The oral lasted three hours. The first hour or so was verification of my credentials, going over my logbook, and walking through the aircraft logbooks. The rest was refreshingly practical in its approach. Kerry didn’t ask a lot of pure information questions. He might spread out a sectional chart and ask me about a flight from this airport to that airport and ask me to talk about what airspace we’d fly through, how I’d keep us safe, and how I’d find the destination or alternate airports.
We walked out to the aircraft. It was warm outside, but not too warm, and Kerry told me to do my preflight inspection. He climbed into the aircraft and strapped in. I took my time and did a thorough preflight, checking the oil, visually verifying the quantity of gas, and generally making sure that the bird was fit to fly. Having already operated the aircraft for awhile that morning, I wasn’t especially worried about airworthiness. This preflight was mostly cursory, although it included all of the checklist items and I made sure that I demonstrated to Kerry that I knew what I was doing.
I did the preflight from memory as a counterclockwise flow around the aircraft. Then I stood at the nose with the checklist and verified that I had completed every item. One last walk around looking for macro items. Rod Rakic likes to call it his “last, best chance” inspection and I think that it makes sense to do that.
Y’know. For tow bars.
I climbed into the right seat and strapped in. I offered Kerry the chance to read the checklists, not because I thought that he’d take me up on the offer, but to show him that I valued CRM and that I was willing to use even a putatively non-pilot passenger to best advantage if it would help with the efficiency and safety of flight.
I dutifully went through the checklist. I won’t spoil Kerry’s routine by telling you exactly what he did, but he futzed with one item in the cockpit while I was outside preflighting and I noticed it. I probably wouldn’t have noticed it if I hadn’t used the checklist and used both visual and tactile senses. I did ask him whether he had futzed with the thing and he answered in the affirmative. It was the kind of thing about which you’d think twice before flying if you didn’t know that the check airman had futzed with it.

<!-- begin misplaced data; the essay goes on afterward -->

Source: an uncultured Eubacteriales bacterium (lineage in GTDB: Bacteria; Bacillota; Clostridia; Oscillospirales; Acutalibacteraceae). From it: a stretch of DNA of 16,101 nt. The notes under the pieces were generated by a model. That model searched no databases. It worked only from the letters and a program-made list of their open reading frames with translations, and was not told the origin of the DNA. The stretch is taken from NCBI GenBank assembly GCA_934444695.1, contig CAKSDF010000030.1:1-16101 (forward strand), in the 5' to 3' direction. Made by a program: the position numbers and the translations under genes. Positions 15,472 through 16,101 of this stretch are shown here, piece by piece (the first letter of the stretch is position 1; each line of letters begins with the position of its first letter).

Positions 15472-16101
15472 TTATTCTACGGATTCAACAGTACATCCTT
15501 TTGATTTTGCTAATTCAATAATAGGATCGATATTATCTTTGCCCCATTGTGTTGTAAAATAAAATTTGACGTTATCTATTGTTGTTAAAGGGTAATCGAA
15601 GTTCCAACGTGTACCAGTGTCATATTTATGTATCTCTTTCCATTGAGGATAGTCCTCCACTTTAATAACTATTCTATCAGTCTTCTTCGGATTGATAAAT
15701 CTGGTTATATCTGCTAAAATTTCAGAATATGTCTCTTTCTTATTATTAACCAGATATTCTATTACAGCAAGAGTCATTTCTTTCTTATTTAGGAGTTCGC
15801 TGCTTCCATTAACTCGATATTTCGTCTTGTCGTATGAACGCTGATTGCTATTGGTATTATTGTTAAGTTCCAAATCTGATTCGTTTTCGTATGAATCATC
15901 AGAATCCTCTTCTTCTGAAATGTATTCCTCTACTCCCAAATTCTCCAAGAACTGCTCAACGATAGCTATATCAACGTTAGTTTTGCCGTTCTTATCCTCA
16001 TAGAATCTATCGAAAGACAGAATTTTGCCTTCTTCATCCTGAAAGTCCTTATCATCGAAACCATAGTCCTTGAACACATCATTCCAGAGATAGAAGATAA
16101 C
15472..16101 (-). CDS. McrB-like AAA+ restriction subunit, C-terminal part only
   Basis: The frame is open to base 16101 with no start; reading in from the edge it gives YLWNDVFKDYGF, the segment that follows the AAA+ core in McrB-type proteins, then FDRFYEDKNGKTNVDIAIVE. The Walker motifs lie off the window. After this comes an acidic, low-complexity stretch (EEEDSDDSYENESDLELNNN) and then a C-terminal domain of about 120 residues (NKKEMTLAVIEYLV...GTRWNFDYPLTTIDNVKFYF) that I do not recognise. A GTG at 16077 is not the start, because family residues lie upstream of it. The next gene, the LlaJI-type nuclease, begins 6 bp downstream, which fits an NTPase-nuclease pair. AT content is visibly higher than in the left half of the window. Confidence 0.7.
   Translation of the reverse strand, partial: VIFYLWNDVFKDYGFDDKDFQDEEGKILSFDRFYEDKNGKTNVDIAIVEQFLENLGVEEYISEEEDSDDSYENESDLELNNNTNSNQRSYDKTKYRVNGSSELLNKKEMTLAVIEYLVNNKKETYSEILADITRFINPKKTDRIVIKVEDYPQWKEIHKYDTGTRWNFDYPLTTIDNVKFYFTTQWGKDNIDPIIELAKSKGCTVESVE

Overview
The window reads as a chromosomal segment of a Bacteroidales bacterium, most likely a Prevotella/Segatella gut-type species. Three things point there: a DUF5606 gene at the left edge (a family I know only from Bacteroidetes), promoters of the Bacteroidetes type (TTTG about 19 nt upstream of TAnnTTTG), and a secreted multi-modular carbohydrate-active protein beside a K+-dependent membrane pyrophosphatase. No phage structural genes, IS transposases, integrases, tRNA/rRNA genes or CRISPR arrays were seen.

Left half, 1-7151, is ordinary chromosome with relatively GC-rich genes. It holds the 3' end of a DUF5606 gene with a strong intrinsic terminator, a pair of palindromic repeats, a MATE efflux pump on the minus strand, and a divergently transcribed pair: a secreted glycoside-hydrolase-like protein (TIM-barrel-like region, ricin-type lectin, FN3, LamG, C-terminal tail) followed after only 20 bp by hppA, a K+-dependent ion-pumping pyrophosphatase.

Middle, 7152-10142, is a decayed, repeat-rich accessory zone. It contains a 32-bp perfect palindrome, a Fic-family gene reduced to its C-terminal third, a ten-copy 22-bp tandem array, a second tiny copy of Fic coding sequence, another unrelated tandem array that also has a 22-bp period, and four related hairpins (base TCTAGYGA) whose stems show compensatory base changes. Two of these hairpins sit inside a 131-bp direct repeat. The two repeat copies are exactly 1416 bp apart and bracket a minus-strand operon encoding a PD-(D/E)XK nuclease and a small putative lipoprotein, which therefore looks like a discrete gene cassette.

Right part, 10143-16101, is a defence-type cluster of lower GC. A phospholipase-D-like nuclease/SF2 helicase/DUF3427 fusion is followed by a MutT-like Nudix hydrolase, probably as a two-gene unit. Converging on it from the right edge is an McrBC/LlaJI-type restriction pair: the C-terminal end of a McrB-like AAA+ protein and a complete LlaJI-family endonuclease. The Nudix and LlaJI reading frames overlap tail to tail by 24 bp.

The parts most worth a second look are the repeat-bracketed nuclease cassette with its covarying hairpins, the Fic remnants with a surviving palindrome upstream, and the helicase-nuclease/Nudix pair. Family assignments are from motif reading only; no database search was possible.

We had briefed the flight to include launching to the south, doing the airwork, and then coming back in for the landings. The airwork would consist largely of steep turns, stalls, and other basic airmanship, as well as shutting down the engine, maneuvering while in true glider mode, and then restarting the engine to return to the airport for the landings. The landings would include a no-spoiler landing, an emergency landing, an accuracy landing, and a 180-abort from 350 AGL.
The 180 abort is to a standard traffic pattern as a turd is to a punchbowl, so we discussed the possibility of doing the 180 abort whenever the pattern was the least busy – on the first takeoff if need be.
Start-up and taxi were normal. I did my run-up and then took off on Runway 31. There was at least one aircraft in the pattern, so we elected to just head out and do the airwork and save the 180 abort for later. Heck, I’m spring-loaded for the 180 abort on every takeoff, so he could have decided to spring it on me on the initial takeoff and it wouldn’t have mattered. And I guess it’s a little difficult to surprise a guy with a 180 abort at anything other than a glider field. At a regular GA airport, you probably want to announce on the radio what you’re doing and it’s hard to announce a 180 abort on the radio without the guy in the other seat hearing it.